There has been a need to have a locally based fund on the Kampala (Uganda) art scene and in comes the Kuonyesha Art Fund. News about the fund started making rounds in November last year. Kuonyesha Art Fund is a Ugandan fund managed by CivSource Africa with support from its partners Stichting DOEN and Robert Bosch Foundation. “Kuonyesha” is a Swahili word that means to show, highlight or spotlight. Elizabeth Mbabazi at the info session at the National Theatre on Wednesday told the attendees that they couldn’t pick a title from the many Ugandan languages. They were looking for a unifying language.
Attendees at the Kampala Info Session of the Kuonyesha Art Fund at the National Theatre auditorium.
The Kampala info session took off at 10 a.m at the main auditorium of the National Theatre chaired by Elizabeth Mbabazi who is the project officer of the fund. Phillip Balimunsi, the curator of Nommo National Gallery was a co-speaker at the event. Elizabeth ran presentation slides and explained the hows and whys of the institution to a calm but interested audience. For starters, the fund will cover three regions of the country which include Kampala, Karamoja and Gulu. Kampala was mapped out for its economic and political stronghold to the nation, Gulu and Karamoja for the need to research on what is there and encourage exchange and catch up with the other regions. Info sessions had been done earlier for Gulu and Karamoja. The fund seeks to cover the wider spectrum of the arts, from the visuals to dance, film and others. And best of all, there is no age restriction to the applicants. Priority will be given to disabled and women artists who’ve always been sidelined in the arts. Running for its pilot phase, the fund won’t cater for organizations but rather individuals and Elizabeth confided in us that they are leaving room for them to learn from during this inaugural year of the fund. She said, to the excited crowd, that they hope that the fund will grow and probably include bigger entities like organizations and go national and regional in future. The institution is looking at giving money for projects to individual artists and it’s looking for 23 artists from each region that will receive up to 20 million Uganda shillings depending on whether they are beginners/emerging artists or professionals. The amount the artist receives largely depends on how long they have been working professionally with established artists legible to taking the whole 20 million while emerging artists taking up to 4 million. Selected applicants will be displayed on the fund’s website and social media pages in February after the selections are made.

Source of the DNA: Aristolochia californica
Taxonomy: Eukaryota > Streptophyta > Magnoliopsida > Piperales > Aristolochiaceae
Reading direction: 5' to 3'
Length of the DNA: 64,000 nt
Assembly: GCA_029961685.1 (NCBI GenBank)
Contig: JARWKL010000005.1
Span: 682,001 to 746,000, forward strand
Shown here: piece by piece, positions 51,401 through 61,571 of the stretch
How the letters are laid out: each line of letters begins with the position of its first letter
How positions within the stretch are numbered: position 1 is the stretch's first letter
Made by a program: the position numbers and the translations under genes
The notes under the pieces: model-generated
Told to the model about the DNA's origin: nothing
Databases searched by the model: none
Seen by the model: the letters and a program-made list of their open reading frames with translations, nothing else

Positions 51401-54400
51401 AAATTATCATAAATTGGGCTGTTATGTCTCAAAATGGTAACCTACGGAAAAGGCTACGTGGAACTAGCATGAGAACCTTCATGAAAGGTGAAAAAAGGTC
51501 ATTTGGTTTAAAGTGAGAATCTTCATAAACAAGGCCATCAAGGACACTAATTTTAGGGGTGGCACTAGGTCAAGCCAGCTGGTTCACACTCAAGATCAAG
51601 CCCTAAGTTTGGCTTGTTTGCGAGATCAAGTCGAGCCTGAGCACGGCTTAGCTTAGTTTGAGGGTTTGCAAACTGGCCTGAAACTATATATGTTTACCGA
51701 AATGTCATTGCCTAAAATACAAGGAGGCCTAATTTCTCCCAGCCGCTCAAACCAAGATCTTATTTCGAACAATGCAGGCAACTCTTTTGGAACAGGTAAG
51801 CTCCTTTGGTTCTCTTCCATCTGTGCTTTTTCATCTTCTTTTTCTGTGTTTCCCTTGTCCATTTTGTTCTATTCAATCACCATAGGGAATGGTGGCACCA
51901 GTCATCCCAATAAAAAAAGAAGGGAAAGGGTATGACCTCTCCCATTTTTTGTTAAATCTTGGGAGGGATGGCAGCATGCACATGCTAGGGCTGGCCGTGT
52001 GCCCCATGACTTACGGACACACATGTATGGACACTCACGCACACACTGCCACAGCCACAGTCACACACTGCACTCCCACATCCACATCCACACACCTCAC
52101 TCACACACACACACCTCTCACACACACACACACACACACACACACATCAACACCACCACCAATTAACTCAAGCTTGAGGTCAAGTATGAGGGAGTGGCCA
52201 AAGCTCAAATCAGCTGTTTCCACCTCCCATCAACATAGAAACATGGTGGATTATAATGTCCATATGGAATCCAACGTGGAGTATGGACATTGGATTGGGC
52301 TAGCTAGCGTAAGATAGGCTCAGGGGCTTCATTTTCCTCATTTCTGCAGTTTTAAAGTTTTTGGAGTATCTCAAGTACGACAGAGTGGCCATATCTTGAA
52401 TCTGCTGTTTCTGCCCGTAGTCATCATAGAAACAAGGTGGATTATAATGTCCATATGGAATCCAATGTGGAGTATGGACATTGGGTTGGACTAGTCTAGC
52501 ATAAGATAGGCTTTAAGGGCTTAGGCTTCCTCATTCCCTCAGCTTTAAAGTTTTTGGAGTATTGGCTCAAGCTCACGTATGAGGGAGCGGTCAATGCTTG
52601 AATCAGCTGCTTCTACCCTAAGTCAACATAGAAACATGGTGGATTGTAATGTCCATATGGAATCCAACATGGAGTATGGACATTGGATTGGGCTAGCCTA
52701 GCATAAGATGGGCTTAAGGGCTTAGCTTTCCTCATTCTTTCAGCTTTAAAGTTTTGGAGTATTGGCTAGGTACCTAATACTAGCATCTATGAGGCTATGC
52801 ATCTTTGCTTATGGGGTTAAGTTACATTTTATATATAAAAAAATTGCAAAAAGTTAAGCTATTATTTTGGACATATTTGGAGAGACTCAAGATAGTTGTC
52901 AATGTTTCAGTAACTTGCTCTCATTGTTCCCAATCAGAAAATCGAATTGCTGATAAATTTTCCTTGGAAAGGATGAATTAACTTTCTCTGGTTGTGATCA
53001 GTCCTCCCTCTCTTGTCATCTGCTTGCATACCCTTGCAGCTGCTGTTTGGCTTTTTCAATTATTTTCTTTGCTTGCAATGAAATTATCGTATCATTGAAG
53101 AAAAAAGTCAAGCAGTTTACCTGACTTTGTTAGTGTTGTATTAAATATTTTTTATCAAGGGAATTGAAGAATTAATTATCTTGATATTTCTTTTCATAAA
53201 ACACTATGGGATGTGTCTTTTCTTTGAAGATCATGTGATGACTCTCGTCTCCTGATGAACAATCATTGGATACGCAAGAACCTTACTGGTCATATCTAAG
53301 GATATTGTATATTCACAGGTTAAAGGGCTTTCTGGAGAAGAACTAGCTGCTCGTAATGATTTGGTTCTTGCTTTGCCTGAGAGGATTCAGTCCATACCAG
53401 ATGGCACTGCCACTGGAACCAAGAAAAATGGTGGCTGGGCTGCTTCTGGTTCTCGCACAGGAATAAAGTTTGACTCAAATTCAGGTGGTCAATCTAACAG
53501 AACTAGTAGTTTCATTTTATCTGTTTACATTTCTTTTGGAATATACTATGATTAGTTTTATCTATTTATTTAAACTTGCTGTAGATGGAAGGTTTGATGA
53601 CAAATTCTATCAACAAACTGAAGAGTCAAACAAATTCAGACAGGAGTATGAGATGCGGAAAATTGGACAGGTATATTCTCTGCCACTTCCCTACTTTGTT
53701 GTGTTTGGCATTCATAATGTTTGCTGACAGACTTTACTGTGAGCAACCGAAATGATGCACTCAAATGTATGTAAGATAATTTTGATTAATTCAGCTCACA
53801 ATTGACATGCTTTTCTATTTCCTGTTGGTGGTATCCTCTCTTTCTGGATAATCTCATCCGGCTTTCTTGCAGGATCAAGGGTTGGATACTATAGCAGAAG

Above are some the creatives and arts practitioners that made it for the Kampala info session of the art fund at the National Theatre.
This fund comes with a torch in the darkness that is the arts scene here. Apart from institutions like Bayimba, 32 East and maybe the Mukumbya-Musoke Art Prize, there is barely an institution that supports artists. This fund is one of a kind as it is directly reaching out to creatives and also offering some sort of freedom to the artists to create independently whatever and however. The artists won’t be policed and held accountable for how they spend the funds they acquire but will however be encouraged and supported to grow. Kuonyesha Art Fund won’t impose themes and directions to which artists express, only that they will not support art projects that incite hatred, violence or any sort of exclusion or discrimination.
Such an institution is very essential for the growth of the sector here as it will help entice more arts practitioners to engage more into creating. In our blindly capitalist environment, you often hear comments about whether it’s profitable taking up a career in art. Well, if you have someone injecting more than four million in your career, then that means they see the worth in what you do!
Image courtesy: Kuonyesha Art Fund
Matt Kayem is a contemporary artist, art critic and writer living and working in Kampala, Uganda. He can be reached via email, email@example.com.